Alumni

John Blesh

  • Civil Engineering & Surveying

After 17 years as a professional land surveyor, Surveying Technology graduate John Blesh continues to thrive in a field he genuinely loves. From collaborating with engineers and contractors and learning new technologies to exploring legal aspects and diving into historical data, the constantly evolving field keeps him engaged and hungry for more.

 

John is the on-site professional land surveyor for the Wayne Township Landfill and owner of JN Blesh Surveying, LLC.

John Blesh
Real-World Ready

Advice from the field

Curious about a career in surveying? Here's what John has to say.

A Successful Surveyor

Someone pursuing the surveying field should be good at math, be willing to keep up with modern technology, and have an appreciation of history. They should also enjoy being outdoors and be willing to learn computer programs such as CAD.

Exploring Career Paths

Take the time to meet with and understand what people in the professional world are doing. Look closely at their day-to-day operation and imagine yourself doing those jobs. Pick a profession that will make you happy.

The Future

Job placement is very high for a skilled surveyor and CAD operator/designer. The 3D modeling for GPS guided construction is growing exponentially and there is going to be huge demand in the very near future for surveyors with the skills to model and manage grade systems.

TAKING THE LEAD

Q&A with John

WHAT'S A TYPICAL DAY LIKE FOR YOU?

A typical day in the field could involve checking grades, confirming design elevations, or collecting as-built data. Performing boundary surveys means spending all day in the woods, often in very scenic areas. Contract work could involve everything from subdivisions to laying out site facilities for utility companies, municipalities, or private companies. My LLC work is mainly comprised of larger woodland tract surveys, subdivisions, and elevation surveys.

SOUNDS LIKE YOU HAVE A LOT OF VARIETY?

Yes. There is very little risk of getting bored as the type of work varies greatly from job to job. Each survey presents its own challenges. Obstacles can be anything from field logistics (including weather, accessibility, or challenging locations), to design specs, to challenging boundary resolutions where historical data is lacking. In a typical week I could go from a remote mountain location, to a construction site, to searching old maps in a county basement.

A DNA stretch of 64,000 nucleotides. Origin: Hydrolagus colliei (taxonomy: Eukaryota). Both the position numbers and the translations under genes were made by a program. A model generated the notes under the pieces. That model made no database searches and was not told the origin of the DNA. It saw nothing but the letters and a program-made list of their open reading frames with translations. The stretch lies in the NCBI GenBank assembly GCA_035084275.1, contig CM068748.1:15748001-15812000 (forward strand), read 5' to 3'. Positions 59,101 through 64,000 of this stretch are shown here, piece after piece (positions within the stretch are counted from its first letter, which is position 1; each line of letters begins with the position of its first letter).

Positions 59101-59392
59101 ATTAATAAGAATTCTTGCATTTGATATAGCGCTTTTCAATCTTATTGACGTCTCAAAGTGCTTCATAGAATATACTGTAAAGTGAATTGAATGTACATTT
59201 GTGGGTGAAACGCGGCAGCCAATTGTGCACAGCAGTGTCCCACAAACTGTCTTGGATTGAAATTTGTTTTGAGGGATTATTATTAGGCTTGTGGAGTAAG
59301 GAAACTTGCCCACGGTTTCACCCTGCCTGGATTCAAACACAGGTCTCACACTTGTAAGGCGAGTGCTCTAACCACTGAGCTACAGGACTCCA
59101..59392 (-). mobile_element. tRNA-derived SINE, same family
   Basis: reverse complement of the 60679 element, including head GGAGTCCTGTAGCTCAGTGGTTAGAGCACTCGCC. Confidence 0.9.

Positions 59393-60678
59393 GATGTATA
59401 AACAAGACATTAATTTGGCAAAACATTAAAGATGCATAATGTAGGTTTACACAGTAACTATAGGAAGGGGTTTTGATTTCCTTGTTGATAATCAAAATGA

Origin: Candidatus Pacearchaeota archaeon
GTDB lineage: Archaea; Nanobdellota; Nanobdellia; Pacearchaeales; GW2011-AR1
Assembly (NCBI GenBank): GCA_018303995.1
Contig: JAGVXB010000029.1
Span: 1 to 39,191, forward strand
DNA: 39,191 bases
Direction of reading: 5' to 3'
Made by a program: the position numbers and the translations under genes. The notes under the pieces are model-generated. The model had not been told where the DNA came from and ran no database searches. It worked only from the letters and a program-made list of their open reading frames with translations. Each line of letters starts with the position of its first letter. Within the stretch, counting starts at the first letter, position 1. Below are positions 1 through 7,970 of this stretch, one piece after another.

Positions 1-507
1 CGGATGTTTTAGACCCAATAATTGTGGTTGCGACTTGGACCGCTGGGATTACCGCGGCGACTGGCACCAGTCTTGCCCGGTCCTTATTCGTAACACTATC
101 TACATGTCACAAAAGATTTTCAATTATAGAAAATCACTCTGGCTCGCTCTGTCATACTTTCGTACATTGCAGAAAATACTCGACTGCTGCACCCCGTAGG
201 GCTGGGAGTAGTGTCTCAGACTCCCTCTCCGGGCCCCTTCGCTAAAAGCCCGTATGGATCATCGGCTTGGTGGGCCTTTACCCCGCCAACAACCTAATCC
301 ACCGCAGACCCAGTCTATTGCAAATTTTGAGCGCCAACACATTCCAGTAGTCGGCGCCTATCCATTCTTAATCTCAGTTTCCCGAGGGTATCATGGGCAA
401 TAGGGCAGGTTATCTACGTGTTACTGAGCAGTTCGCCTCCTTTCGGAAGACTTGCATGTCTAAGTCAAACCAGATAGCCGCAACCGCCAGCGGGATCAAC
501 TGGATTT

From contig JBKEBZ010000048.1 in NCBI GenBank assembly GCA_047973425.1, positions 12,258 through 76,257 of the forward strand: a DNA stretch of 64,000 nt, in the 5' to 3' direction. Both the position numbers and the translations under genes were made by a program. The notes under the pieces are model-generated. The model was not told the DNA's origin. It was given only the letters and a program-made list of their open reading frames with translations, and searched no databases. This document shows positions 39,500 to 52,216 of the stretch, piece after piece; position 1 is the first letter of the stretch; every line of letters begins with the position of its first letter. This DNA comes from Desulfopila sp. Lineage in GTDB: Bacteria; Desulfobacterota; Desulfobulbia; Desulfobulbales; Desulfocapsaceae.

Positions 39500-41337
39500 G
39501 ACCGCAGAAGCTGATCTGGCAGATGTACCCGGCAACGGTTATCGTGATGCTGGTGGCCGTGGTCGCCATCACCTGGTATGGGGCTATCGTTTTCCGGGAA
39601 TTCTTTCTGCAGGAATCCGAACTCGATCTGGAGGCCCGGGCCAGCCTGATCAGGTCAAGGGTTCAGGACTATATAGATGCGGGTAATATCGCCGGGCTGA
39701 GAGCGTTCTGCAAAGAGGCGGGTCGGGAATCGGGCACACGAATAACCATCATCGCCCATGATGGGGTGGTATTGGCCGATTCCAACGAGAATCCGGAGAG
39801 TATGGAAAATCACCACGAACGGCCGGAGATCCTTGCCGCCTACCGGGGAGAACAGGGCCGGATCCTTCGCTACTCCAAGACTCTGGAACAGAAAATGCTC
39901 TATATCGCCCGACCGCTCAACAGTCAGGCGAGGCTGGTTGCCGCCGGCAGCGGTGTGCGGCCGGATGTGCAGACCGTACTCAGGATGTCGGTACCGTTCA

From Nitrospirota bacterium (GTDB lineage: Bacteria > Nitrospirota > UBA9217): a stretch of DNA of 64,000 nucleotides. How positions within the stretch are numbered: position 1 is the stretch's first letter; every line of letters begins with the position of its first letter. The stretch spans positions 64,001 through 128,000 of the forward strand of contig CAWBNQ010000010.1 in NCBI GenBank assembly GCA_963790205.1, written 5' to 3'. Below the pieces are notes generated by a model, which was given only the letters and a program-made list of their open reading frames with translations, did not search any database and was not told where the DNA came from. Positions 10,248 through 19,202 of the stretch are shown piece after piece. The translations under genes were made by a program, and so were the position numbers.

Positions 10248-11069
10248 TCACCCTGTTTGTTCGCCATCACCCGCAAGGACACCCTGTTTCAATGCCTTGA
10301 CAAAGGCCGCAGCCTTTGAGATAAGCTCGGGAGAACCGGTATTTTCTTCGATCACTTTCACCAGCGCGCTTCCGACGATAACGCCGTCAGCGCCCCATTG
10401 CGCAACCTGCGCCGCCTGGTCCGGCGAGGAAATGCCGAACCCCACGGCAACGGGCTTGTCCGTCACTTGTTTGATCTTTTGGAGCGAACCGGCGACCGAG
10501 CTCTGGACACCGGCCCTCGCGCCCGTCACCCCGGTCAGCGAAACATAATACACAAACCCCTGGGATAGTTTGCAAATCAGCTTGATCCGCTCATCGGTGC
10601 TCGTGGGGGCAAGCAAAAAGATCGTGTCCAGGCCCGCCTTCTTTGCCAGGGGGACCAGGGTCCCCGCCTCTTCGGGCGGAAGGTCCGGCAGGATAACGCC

HOW DO YOU USE TECHNOLOGY IN YOUR JOB?

The office work involves the preparation of design data or processing of site data. I spend a large amount of time performing site design for the landfill which includes 3D modeling for use in GPS guided heavy equipment operation. The landfill uses the most modern machine control systems for site grading and construction. I will take the engineering design file and convert it to a workable file that can be loaded into the GPS guided machines, which includes two Caterpillar compactors, dozers, and excavators.

HOW DO YOU STAY CURRENT WITH THE LATEST & GREATEST?

Anyone entering the surveying profession would have to have a willingness to learn new technologies. The equipment and software are always changing and it is important to stay up to date with the most modern technologies.

There are many resources to stay up to date including online learning and professional organizations. Pennsylvania Society of Land Surveyors offers resources to surveyors including online classes, a three-day annual seminar, and other educational opportunities throughout the year. 

WHAT IS THE MOST REWARDING PART OF YOUR CAREER?

The most rewarding parts of my job are the relationships I have made. I have made many close connections over the years. I will meet with other surveyors to discuss old projects, meet and review projects with clients who will often have interesting insight, and collaborate with engineers and contractors.

I have been employed over the years by people who have become great mentors and lifelong friends. One person in particular is Wayne E. Engle, PLS, who is always more than generous and willing to share his wealth of knowledge. I try to follow his example and share what I have learned with younger surveyors. It is also very rewarding to take my kids and nephew out on jobs with me and get them exposed to the profession.

WHAT'S THE COOLEST PROJECT YOU WORKED ON?

The most challenging survey I have worked on was a 6,500 boundary survey in the remote mountains of northern Pennsylvania. This project took most of the winter. Every day we would chain up all four tires on the truck just to access the site. We used snow shoes to prevent from post holing into the snow. At one time we thought we were going to miss our deadline as the spring rains had washed out the only road to access part of the property. It made it inaccessible even by foot. Fortunately, we were able to procure some heavy equipment to rebuild the culvert and re-establish the crossing.

Real-World Ready

"I was intrigued by a profession that had so many things to offer: the opportunity to work outside, learn new technologies, learn legal aspects, explore history, and have a creative outlet in the drafting of plans."

John Blesh

An ideal balance

A career in surveying gives you the flexibility to spend some of your day in the office and the rest in the field. 

Inside

Collaborate with team members and use the latest software to prepare and process data.

An ideal balance

Outside

Travel to job locations and enjoy time working in the great outdoors.

An ideal balance

Programs

Civil Engineering & Surveying

Take the lead creating the infrastructure where we live, work, and play.

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